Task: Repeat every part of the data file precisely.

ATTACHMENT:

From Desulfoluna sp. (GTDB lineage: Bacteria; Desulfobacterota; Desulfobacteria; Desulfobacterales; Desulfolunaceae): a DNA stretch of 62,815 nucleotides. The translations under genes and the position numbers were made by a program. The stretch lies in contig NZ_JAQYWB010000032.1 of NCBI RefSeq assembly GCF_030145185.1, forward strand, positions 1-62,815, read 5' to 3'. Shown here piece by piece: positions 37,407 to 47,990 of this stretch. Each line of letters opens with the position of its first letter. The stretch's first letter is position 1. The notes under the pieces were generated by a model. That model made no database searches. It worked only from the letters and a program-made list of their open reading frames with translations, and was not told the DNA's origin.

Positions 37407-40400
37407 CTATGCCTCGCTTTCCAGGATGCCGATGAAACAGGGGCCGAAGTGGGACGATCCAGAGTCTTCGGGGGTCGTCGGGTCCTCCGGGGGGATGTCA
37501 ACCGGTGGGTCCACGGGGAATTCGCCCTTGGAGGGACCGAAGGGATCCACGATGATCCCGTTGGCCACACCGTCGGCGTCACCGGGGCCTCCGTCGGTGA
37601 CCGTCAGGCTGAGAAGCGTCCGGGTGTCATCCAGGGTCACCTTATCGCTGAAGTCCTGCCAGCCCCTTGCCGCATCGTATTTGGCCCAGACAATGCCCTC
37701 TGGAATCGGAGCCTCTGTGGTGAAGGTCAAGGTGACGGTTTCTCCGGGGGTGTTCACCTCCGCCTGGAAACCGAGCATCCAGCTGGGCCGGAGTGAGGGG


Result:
From Desulfoluna sp. (GTDB lineage: Bacteria; Desulfobacterota; Desulfobacteria; Desulfobacterales; Desulfolunaceae): a DNA stretch of 62,815 nucleotides. The translations under genes and the position numbers were made by a program. The stretch lies in contig NZ_JAQYWB010000032.1 of NCBI RefSeq assembly GCF_030145185.1, forward strand, positions 1-62,815, read 5' to 3'. Shown here piece by piece: positions 37,407 to 47,990 of this stretch. Each line of letters opens with the position of its first letter. The stretch's first letter is position 1. The notes under the pieces were generated by a model. That model made no database searches. It worked only from the letters and a program-made list of their open reading frames with translations, and was not told the DNA's origin.

Positions 37407-40400
37407 CTATGCCTCGCTTTCCAGGATGCCGATGAAACAGGGGCCGAAGTGGGACGATCCAGAGTCTTCGGGGGTCGTCGGGTCCTCCGGGGGGATGTCA
37501 ACCGGTGGGTCCACGGGGAATTCGCCCTTGGAGGGACCGAAGGGATCCACGATGATCCCGTTGGCCACACCGTCGGCGTCACCGGGGCCTCCGTCGGTGA
37601 CCGTCAGGCTGAGAAGCGTCCGGGTGTCATCCAGGGTCACCTTATCGCTGAAGTCCTGCCAGCCCCTTGCCGCATCGTATTTGGCCCAGACAATGCCCTC
37701 TGGAATCGGAGCCTCTGTGGTGAAGGTCAAGGTGACGGTTTCTCCGGGGGTGTTCACCTCCGCCTGGAAACCGAGCATCCAGCTGGGCCGGAGTGAGGGG